Diplomatic officials on Sunday toned down the harsh rhetoric and threats
following the UN Human Rights Committee’s decision to send a fact-finding
mission to Israel to probe the settlements’ effect on Palestinian human
One official said there was some “discomfort” among diplomatic
officials over a statement Foreign Minister Avigdor Liberman put out from
Singapore on Friday, accusing PA President Mahmoud Abbas of using “diplomatic
terror” against Israel in the international forum.
“Terror is terror, and
diplomacy is diplomacy,” and there is no need to compare this with terrorism,
one source said.
In the statement, Liberman also said that he would
convene a meeting of the Foreign Ministry to discuss lobbying other countries,
such as the US, to leave the UNHRC, as well as consider cutting off all
cooperation with that body. There were even media reports that Israel considered
recalling its ambassador to the UN organizations in Geneva over the
Neither suggestion is realistic or has been seriously discussed,
one source said. The US – which recently became a member of UNHRC as part of US
President Barack Obama’s policy of greater engagement with the UN – is not going
to leave so quickly, and especially not over an issue dealing with the
settlements, something the US has little sympathy for, according to the source.
The source also said there were some three
dozen UN organizations based in Geneva, some of them dealing with issues
important to Israel, and that Jerusalem was not going to recall its ambassador
because it disagreed with the policies on one of those bodies.
surprising step, Peace Now’s executive director Yariv Oppenheimer said he
opposed the council’s creation of a factfinding mission on
“We think the [UN] Human Rights Council is not an objective
body,” Oppenheimer said.
His organization strongly opposes all Israeli
settlement activity and independently monitors it.
“Settlements are an
important issue and they are harming Palestinians human rights,” he said. “We
are very critical of Israel’s settlement policy in the West Bank,” he
But Oppenheimer added, the council “has taken the issue a few steps
further than the truth.”
It is possible, he said, that Peace Now would
refuse to cooperate with the fact-finding mission.
“We have not decided
yet,” he said. “But we are considering this move.”
Meanwhile, even though
Deputy Foreign Minister Danny Ayalon told Israel Radio Sunday morning that
Israel would not allow the fact-finding mission into the country, no formal
decision on how to respond to the commission has yet been made, either in the
Foreign Ministry or at the cabinet-level.
While cabinet ministers spoke
angrily about the decision on their way to the weekly cabinet meeting, the issue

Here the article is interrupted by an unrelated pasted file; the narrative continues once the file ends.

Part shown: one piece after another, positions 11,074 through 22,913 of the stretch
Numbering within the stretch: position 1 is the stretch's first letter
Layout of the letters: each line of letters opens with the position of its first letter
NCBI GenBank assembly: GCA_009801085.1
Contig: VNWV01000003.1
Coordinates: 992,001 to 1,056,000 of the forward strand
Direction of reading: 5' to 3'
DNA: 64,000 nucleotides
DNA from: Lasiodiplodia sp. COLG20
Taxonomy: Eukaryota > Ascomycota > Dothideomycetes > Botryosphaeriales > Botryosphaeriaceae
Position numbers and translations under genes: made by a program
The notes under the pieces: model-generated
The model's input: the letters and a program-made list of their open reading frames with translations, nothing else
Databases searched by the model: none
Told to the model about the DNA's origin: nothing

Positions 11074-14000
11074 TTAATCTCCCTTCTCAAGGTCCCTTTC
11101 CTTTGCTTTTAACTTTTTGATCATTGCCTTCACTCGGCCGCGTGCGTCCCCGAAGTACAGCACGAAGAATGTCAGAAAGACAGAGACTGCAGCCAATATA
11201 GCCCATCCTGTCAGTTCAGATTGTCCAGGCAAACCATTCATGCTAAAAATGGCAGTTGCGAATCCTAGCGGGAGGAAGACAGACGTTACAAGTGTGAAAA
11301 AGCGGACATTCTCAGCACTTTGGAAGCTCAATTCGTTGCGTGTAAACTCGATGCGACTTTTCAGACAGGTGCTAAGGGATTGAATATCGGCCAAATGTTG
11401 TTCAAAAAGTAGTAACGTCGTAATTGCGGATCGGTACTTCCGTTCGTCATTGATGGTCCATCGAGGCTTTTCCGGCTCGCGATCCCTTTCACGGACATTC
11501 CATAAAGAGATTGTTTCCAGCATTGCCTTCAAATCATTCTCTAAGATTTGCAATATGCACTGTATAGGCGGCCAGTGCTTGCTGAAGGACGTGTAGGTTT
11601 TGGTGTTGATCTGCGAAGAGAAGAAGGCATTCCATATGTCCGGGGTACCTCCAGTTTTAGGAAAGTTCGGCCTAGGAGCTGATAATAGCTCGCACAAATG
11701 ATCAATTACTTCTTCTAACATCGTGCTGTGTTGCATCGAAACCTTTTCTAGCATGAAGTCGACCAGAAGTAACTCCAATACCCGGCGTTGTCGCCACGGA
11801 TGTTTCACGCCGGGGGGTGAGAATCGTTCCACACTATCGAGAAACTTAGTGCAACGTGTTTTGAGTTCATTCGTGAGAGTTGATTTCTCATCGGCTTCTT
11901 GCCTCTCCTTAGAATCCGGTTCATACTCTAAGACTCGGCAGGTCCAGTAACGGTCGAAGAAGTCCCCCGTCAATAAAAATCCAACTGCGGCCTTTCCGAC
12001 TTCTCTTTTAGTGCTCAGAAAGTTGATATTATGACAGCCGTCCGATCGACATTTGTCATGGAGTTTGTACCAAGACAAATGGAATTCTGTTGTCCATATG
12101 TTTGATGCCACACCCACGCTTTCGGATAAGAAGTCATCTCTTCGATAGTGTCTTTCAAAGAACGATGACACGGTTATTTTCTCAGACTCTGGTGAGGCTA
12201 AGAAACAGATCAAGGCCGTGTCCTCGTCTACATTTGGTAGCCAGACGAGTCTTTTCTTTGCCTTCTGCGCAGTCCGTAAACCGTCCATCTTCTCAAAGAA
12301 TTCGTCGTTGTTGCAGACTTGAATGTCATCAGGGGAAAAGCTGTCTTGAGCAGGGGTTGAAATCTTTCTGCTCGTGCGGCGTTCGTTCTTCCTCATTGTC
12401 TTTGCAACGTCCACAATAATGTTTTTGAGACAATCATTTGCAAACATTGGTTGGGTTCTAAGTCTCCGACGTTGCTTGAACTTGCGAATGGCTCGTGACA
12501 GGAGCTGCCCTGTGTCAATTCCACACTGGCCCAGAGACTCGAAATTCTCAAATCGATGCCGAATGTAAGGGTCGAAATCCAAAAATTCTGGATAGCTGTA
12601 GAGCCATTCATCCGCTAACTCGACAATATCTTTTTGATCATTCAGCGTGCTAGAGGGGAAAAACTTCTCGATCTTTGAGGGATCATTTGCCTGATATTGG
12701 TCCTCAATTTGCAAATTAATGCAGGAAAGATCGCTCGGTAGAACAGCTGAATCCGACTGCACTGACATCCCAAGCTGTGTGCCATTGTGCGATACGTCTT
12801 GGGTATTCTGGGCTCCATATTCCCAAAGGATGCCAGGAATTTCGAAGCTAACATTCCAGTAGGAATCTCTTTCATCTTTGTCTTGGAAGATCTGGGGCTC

did not come up there, or even in the Likud ministerial meeting that preceded
it. Contrary to reports, Prime Minister Binyamin Netanyahu did not convene the
forum of his top ministers, known as the octet, to discuss the
“There is time,” one government official said. “We don’t have to
rush into any decision now.”
The officials said that neither the mandate
for the commission, nor its participants, has yet been drawn up, nor has there
been a formal request yet for any Israeli cooperation.
And just as no
decision has been made regarding how to interface with the commission, no
decisions have been made on whether and how to take economic or diplomatic
sanctions against the PA for initiating the move.
While Ayalon said that
Israel needed to send a clear message to the Palestinians that they cannot
simultaneously work to harm Israel diplomatically and benefit from Israeli
gestures, he added that the country would not “shoot from the hip” and instead
would act with discretion on the matter.
The PA, meanwhile, criticized
the US for voting against the UNHRC decision. Chief Palestinian negotiator Saeb
Erekat said that by voting against the decision, the US was committing a “big
mistake” in its foreign policy.
The UN council’s decision was adopted
with 36 votes in favor and 10 abstentions. The US was the only country to vote
Erekat said that the fact that the US was alone in opposing
the decision showed the extent to which Washington was biased in favor of
The US vote was also a sign of how the US did not know what was
needed to achieve peace in the Middle East, he added.
Erekat urged the
Arab countries to exert pressure on the US to change its policies. “It is high
time for the Arabs, in the wake of current changes in the Arab world, to address
the US as decision-makers,” he said.
The PA welcomed the decision to
dispatch a fact-finding mission to look into the impact of the settlements. PA
leaders said the decision was an important step that would send a message to
Israel regarding its policy of settlement construction.Tovah Lazaroff
contributed to this report.